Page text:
Friday, August 24, 2007

UN MDG: Millennium Development Grifters

By Stanford Matthews
Blog @ MoreWhat.com

This is another attempt to pierce the veil of secrecy covering details of the UN's Millennium Development Goals and the missing proof of concept or simple accountability for claims made of this program's success to date. A review of the UN 2007 Report on the MDG displays pretty charts and figures one is obviously expected to believe. Any discussion of this program is rather quiet and it is likely you will not hear much about it unless actively searching for answers and even then useful data is hard to obtain.

For instance, the UN MDG uses PPP or purchasing power parity as a numeric cutoff to define the buying power of those considered in extreme poverty. The first goal of the MDG is to eradicate poverty and hunger. However, a closer look at documents other than the initial publications indicates the goal is really to 'halve' whatever level of poverty existed when the program started. The current PPP of $1.08 is based on data from the World Bank and with just that much information it is quite useless for the general public, not to mention those in extreme poverty and hunger. In one of the reports it suggests that the level of those facing extreme poverty and hunger decreased from 1.25 billion in 1990 to 980 million in 2004. Another piece of information that is totally useless to the average reader. Aside from the obvious reasons, those figure are useless since the MDG program started in 1999 or 2000 and the figures include many years in which the program did not exist. Plus, there is no addressing whether or not birth and death rates were taken into account. As morbid as that may seem, if a person is dead they cannot reasonably be considered to have been lifted up beyond hunger and poverty.

That was a rather lengthy description of part of what is wrong with the MDG. But alas, this post is not the only source of criticism toward the Millennium Development Goals. After much searching, one lone source was unearthed today. Included in someone's paper on the subject was criticism of the measuring process with regard to the MDG. It is focused on medical aspects of the goals but nonetheless concludes that any meaningful data will not result from the way the UN measures goal results. And one response to the paper is enlightening as to the motives behind the MDG as well.

The following is the paper's author on goals, measurement and problems with the data.


Viewed objectively, it must be agreed that the MDGs palter. The health goals for 2015 sound quantitative, but for most of them, their quantification is irretrievably flawed. The trends that the health goals allude to are either immeasurable or were not measured properly from the 1990 baseline year onward. This is not an extraordinarily controversial conclusion: recall that in each of the cautionary examples discussed—malaria, maternal mortality, and TB—the UN's own current or former staff have said that the trends are immeasurable or lack baseline data.

Short of abandoning the MDGs, the better option is to amend the goals, targets, or indicators—all three levels of the hierarchy—to be feasibly measurable.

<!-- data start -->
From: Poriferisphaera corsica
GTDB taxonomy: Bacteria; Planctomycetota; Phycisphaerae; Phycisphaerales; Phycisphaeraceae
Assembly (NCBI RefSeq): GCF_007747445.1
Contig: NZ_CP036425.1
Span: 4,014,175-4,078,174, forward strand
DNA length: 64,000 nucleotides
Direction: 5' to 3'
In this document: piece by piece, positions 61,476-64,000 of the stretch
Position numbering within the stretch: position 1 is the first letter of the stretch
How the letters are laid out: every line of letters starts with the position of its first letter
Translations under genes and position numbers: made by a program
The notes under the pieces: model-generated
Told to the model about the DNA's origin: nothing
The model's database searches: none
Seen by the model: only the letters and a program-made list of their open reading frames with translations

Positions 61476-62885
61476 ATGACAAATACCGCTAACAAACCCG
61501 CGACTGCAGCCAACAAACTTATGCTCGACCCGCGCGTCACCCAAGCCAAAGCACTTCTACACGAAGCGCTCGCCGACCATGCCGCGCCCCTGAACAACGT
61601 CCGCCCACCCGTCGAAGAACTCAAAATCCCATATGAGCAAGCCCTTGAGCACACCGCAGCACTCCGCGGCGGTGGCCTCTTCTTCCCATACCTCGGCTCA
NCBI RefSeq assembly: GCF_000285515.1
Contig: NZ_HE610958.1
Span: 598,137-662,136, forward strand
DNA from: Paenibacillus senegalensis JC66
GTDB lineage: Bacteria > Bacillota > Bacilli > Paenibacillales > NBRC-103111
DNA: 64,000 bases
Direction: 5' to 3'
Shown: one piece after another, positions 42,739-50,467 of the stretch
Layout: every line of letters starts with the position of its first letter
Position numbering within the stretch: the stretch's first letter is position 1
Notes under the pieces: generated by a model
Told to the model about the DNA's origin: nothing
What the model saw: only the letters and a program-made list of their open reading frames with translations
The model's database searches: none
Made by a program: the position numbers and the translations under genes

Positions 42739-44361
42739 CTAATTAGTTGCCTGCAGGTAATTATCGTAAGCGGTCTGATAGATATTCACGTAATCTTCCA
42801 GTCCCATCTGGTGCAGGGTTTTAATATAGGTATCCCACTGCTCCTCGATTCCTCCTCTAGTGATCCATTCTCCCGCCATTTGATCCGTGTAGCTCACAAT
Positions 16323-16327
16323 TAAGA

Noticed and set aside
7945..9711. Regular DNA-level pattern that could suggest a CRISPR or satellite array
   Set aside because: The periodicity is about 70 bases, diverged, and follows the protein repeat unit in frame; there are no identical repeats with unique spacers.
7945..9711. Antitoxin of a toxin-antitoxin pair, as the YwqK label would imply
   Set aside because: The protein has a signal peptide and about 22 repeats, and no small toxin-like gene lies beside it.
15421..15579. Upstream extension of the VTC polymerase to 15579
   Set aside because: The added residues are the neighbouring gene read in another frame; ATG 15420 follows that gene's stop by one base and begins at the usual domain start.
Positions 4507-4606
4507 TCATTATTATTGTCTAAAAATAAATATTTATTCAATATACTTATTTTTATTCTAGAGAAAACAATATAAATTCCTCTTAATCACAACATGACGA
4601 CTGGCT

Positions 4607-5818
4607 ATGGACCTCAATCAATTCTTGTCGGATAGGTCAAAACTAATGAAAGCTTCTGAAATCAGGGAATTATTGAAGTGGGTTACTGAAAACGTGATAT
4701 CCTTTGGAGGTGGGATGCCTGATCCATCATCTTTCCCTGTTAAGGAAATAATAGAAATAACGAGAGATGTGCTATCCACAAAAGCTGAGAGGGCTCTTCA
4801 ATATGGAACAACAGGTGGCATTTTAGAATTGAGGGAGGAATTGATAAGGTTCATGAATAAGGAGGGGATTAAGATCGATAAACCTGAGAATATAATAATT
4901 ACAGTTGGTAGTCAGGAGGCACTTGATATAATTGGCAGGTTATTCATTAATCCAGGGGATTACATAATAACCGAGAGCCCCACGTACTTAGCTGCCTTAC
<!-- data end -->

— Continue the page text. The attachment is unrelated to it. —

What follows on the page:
Unfortunately, the UN leadership has, to date, delayed this option. In a September 2004 memo, one year ahead of the Millennium +5 Summit, the UN's Deputy Secretary General instructed the organisation's experts in charge of the MDG statistics with the following:

The [Millennium +5 Summit]…should not be distracted by arguments over the measurement of the MDGs—or worse, over different numbers being used by different agencies for the same indicator…. [P]roposals for modifications of definitions or new indicators will only be considered formally after the [Millennium +5 Summit]… as any changes at this stage would only distract from the result that we would like to achieve. [3]
And below is the author's description of a peer review of his paper. But the interesting part is the reviewer's opinion of what the MDG are. It nay even be the words of someone working for an NGO.

Some may disagree with my emphasis on measurement and timelines. One anonymous peer reviewer of this paper wrote that while measuring the MDGs is “of concern for epidemiologists and others”, my interpretation “misses the point” because the purpose of the MDGs is merely to be exhortatory. “The MDGs are not a measuring exercise”, wrote the reviewer, but instead are a “common vision of what matters most for improving the lives of people in poor countries”.

It is always refreshing (NOT) to have someone who is not suffering from extreme poverty and hunger express what matters most to people who are. It should be clear to anyone reading this that independently determining the value or lack of value in just one of the MDG goals requires an excessive amount of research. That only serves to make the point that the UN is missing a key element in their Millennium Development Goals. Readily available proof of results in a form understood by the general public would provide some credibility to an organization plagued by suspicion.

There is currently no reasonable way to tell if anyone is better off because of the Millennium Development Goals program. The only thing to be sure of is UN representatives will continue to hound the world for more money while some of us continue to question and criticize the UN.

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